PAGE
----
Facebook's Timeline is all about storytelling. But is that good?
At the F8 conference in San Francisco on Thursday, Chief Executive Mark Zuckerberg announced Facebook's new Timeline profile pages, which will take users' status updates and turn them into a multimedia Facebook memoir. A beta version of Timeline has already been rolled out.
Timeline, Zuckerberg said, is "an important next step to help you tell the story of your life" that will allow Facebook users to "highlight and curate all your stories so you can express who you really are." At the Atlantic, Alexis Madrigal writes that he can't decide if he finds this "insidious or thrilling."
Facebook's Timeline confirms what writers have long known: narratives are how we structure our relationships with the world. Stories are how we make meaning. And that's why Facebook wants you to tell stories in the structured format they're giving you. Facebook knows all your human relationships and the products and content you use, but without the stories that animate those connections, they don't know what the data means. Timeline -- and your curation of that Timeline -- is how Facebook is going to find out the stories that you tell about yourself. And that's probably the most valuable information out there.
You get an automatic autobiography; they get a saleable database of the people, places, and products you love. As you highlight the important photos of your life or add your favorite recipes, Facebook will see what people, products, and services have emotional valence for you. Facebook will know how to hit you with advertisements not just based on your behavior (which they already know) but on the way you make meaning of out of your experiences.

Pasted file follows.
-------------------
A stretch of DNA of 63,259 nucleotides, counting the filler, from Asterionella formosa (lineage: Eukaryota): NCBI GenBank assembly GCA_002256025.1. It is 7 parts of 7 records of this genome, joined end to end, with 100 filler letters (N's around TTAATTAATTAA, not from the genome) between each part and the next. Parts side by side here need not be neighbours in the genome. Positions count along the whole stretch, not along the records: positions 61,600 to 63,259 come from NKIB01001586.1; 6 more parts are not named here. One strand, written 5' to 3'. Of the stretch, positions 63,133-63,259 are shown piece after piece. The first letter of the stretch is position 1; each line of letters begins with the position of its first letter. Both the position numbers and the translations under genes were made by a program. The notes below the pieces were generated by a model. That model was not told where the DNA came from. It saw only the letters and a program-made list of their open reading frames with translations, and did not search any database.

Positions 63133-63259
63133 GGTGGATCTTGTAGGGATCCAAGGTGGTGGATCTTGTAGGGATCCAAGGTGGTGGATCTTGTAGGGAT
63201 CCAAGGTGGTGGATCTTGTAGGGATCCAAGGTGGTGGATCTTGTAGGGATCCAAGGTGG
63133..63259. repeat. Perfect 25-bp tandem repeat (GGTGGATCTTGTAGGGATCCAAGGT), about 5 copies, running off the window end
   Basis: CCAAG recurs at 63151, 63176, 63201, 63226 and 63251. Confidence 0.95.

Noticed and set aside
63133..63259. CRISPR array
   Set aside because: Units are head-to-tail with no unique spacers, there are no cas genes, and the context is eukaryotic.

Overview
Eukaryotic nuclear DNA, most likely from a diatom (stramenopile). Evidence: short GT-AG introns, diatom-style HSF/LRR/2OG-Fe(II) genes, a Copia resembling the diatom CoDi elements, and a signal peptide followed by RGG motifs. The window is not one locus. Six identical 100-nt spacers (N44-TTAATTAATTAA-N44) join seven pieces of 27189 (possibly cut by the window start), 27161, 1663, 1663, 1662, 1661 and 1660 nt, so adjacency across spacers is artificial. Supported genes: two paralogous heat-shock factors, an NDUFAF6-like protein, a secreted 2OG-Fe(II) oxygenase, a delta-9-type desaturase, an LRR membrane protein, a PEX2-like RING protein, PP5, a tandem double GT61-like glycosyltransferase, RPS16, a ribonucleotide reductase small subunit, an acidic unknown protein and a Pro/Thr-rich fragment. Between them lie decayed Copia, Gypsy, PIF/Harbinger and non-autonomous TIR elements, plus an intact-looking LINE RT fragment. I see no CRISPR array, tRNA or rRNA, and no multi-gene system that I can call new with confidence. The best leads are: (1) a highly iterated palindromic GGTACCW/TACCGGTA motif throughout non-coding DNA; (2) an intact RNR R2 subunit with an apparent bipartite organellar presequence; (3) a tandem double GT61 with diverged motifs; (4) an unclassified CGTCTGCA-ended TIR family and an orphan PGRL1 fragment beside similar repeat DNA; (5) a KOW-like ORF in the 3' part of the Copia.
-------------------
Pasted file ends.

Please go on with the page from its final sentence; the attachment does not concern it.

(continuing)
From the initial screen shots that have circulated, Timeline seem to be using some of the strategies (and possibly the technologies) of e-book publisher Push Pop Press to assemble photographs and text into its autobiographical page. Push Pop Press, which had previously published a single e-book for the iPad -- Al Gore's "Our Choice: A Plan to Solve the Climate Crisis" -- was acquired by Facebook in August. At the time, the publisher wrote on its website,"Although Facebook isn't planning to start publishing digital books, the ideas and technology behind Push Pop Press will be integrated with Facebook, giving people even richer ways to share their stories."
Richer, that is, for millions of Facebook users turned memoirists -- and perhaps Facebook, too.
-- Carolyn Kellogg
Photo: Facebook CEO Mark Zuckerberg at the F8 developers conference in San Francisco. Credit: David Paul Morris / Bloomberg